I have nothing new to say about the battle for Aleppo. Many better writers than me have written reams about it. Psychoanalysis knows all about war, murder, envy and hatred. Both within and without. It also knows about love, care, compassion and kindness. Within and without. Aleppo has seen both of these worlds-the internal and the external. I want to use Aleppo as a metaphor for the inner journey.(I know something of this battle zone. I know nothing of a physical war zone. Thankfully)
I was watching the news last night. A Syrian man was interviewed walking among the ruins of the city. He was surrounded by rubble which he was looking at despairingly.(I was reminded of Hercules and the Augean stables.) He commented that if only the rubble could be cleared, others would return to the city. This seemed a powerful image for the work of therapy. We all have our own rubble. Sometimes it’s a relatively small pile-or seemingly small. I don’t think any rubble is truly small, representing, as it does, the ruins of some kind of demolition. That pile was once something else. A building. A planned project. Something left behind by a previous owner.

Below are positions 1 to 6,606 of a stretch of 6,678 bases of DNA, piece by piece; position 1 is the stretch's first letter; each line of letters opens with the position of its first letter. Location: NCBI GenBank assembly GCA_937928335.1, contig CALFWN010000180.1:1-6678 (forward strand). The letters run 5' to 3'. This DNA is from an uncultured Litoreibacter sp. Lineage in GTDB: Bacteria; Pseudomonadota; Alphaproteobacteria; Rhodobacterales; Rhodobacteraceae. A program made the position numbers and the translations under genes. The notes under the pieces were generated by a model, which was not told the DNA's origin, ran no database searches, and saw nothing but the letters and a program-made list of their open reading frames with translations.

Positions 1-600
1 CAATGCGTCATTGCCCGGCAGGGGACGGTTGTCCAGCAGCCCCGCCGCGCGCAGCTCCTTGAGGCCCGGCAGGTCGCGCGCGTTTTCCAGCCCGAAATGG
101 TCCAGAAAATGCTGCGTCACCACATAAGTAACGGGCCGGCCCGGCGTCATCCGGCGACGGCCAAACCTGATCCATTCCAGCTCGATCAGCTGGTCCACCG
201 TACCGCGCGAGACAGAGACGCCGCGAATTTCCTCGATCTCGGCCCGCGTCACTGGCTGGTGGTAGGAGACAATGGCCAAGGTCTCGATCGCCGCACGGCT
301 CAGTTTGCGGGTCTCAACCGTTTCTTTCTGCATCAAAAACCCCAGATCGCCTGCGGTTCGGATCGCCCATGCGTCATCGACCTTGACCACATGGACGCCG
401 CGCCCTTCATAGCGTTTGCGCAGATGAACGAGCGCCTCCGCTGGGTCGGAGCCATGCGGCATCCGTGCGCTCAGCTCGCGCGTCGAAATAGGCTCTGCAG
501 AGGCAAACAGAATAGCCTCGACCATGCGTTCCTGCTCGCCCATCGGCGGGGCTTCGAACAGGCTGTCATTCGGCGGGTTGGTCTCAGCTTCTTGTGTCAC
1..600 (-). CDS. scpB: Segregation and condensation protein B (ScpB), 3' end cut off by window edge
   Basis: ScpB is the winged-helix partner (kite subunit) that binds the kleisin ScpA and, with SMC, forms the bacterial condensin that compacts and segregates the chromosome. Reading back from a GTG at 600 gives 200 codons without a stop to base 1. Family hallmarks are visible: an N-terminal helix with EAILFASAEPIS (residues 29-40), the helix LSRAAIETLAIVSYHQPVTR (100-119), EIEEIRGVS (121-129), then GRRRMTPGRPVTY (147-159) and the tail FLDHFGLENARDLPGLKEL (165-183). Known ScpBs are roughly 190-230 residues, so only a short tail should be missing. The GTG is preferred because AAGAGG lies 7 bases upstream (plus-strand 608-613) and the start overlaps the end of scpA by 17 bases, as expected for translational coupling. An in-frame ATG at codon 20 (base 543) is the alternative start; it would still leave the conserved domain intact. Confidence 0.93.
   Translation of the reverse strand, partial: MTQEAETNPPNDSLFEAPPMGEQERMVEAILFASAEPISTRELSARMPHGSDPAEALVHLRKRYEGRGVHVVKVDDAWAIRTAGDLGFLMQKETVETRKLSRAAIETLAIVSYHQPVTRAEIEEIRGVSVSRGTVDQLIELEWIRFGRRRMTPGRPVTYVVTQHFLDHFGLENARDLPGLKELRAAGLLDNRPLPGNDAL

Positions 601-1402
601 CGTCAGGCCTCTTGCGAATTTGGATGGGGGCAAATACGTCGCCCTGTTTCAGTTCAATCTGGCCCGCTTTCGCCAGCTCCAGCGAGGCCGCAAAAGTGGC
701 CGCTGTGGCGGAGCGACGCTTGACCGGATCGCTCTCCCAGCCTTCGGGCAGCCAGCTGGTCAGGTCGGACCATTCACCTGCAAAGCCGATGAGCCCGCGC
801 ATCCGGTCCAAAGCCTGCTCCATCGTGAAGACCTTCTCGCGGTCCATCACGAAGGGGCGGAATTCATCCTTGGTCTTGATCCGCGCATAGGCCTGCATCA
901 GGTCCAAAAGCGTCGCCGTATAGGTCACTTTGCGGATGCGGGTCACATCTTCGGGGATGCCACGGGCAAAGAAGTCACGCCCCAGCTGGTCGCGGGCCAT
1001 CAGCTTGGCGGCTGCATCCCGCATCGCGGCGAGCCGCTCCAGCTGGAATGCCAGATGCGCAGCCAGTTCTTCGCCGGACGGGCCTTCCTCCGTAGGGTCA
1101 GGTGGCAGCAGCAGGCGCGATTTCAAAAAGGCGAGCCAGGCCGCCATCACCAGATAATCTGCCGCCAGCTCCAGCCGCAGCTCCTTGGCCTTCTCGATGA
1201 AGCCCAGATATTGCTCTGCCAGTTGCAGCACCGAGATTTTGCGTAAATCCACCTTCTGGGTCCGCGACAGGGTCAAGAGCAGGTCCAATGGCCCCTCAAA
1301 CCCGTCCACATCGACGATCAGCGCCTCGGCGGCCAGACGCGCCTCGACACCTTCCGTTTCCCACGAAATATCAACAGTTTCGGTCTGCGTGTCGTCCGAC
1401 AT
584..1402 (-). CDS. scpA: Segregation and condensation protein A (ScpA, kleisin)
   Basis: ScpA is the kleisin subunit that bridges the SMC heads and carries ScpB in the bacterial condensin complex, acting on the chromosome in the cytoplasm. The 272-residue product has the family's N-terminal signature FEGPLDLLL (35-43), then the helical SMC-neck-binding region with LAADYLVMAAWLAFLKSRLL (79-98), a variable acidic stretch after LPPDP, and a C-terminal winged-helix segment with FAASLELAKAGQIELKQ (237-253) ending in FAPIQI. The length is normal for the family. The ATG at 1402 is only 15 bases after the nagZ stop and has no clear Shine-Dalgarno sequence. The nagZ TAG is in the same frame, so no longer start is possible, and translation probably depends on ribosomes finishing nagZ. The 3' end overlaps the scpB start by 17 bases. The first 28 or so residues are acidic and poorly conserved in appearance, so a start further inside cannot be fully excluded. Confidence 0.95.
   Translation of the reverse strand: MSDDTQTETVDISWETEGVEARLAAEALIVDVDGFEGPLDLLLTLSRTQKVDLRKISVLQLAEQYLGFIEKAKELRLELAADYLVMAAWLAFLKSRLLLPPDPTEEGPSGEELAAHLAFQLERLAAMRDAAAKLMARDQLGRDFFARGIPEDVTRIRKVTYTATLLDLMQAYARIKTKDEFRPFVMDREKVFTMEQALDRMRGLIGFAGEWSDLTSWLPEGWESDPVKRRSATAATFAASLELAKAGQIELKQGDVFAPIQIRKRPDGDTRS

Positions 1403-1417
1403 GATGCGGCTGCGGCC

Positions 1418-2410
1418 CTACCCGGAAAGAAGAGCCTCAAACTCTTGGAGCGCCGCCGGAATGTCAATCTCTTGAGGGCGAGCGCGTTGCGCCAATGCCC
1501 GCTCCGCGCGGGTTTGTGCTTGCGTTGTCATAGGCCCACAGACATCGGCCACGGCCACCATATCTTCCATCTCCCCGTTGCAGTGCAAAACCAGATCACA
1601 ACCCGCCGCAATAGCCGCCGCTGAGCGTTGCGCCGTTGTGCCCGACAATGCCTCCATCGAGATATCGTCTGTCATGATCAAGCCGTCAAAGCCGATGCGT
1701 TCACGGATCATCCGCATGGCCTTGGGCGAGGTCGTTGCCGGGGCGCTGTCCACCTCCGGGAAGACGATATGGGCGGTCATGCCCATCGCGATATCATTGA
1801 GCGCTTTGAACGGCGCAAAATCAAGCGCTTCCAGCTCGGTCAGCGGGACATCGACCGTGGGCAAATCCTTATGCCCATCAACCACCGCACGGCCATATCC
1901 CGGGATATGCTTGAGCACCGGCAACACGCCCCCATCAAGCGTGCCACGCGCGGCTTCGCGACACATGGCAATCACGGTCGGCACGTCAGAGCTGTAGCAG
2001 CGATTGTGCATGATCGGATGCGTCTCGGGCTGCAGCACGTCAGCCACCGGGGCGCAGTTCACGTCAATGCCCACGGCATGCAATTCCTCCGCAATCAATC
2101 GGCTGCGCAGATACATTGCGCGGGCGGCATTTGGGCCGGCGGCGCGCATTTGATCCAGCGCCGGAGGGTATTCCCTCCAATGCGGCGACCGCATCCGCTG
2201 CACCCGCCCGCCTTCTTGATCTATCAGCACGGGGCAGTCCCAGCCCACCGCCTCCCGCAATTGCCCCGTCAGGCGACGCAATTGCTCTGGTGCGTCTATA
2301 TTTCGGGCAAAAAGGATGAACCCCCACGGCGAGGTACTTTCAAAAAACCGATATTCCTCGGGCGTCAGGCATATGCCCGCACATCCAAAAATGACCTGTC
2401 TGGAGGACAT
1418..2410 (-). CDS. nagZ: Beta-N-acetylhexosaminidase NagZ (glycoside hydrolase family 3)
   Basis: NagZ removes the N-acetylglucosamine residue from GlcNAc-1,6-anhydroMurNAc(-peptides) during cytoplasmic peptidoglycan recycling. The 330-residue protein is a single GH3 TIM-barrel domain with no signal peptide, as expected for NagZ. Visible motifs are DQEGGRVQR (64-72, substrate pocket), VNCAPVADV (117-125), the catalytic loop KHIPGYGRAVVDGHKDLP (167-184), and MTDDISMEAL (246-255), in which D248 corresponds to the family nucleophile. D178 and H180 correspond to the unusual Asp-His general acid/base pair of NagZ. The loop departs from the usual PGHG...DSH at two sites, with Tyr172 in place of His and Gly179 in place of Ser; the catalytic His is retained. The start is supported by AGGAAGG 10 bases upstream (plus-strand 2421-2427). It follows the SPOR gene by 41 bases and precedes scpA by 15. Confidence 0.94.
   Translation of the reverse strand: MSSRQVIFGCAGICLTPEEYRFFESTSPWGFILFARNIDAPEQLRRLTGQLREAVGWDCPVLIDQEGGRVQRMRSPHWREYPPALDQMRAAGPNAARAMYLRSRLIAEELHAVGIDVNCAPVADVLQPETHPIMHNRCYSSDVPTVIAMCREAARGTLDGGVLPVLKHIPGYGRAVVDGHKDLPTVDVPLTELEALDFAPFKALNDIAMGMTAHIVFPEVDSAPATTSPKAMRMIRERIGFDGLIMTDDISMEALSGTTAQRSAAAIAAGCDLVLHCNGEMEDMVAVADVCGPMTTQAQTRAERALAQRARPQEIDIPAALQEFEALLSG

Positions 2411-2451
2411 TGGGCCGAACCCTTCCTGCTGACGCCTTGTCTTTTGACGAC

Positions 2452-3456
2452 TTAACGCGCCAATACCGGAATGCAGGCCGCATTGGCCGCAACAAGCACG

The Syrian man was faced with a painful task. He had no clear idea who or what he might he find underneath the rubble. His family. His home. His life. In some ways it might have been easier to go somewhere else and leave the past buried where it was. Except that he has a right to see what might be buried there. To see what he can salvage that might help him begin again.
His comment about others coming back if the rubble is cleared struck me. I’ve seen so many people over the years who have lost their friends and family because they can’t get through the rubble. That’s why I think counselling can be so helpful. It provides a space for someone to begin the rubble clearing process. We can’t move al the rubble as counsellors. But we can help the individual find the courage to begin some of the work. Week on week we can think about what might be involved. Where to begin. When to stop. We can offer a space to talk about what has been found in the rubble. What to do with that memory? How to find a way to the past without being irrevocably dominated by it. It’s slow and often painful work for both the therapist and the patient. Frustration is present. Along with fear and loss. (Also joy and hope.) As a therapist one has to hold all these feelings until the patient can carry them home. Or leave them behind. Move the rubble and others can come along and help.
Freud characterised this struggle as the conflict between id, ego and super ego. Rubble clearance is another way of thinking about this.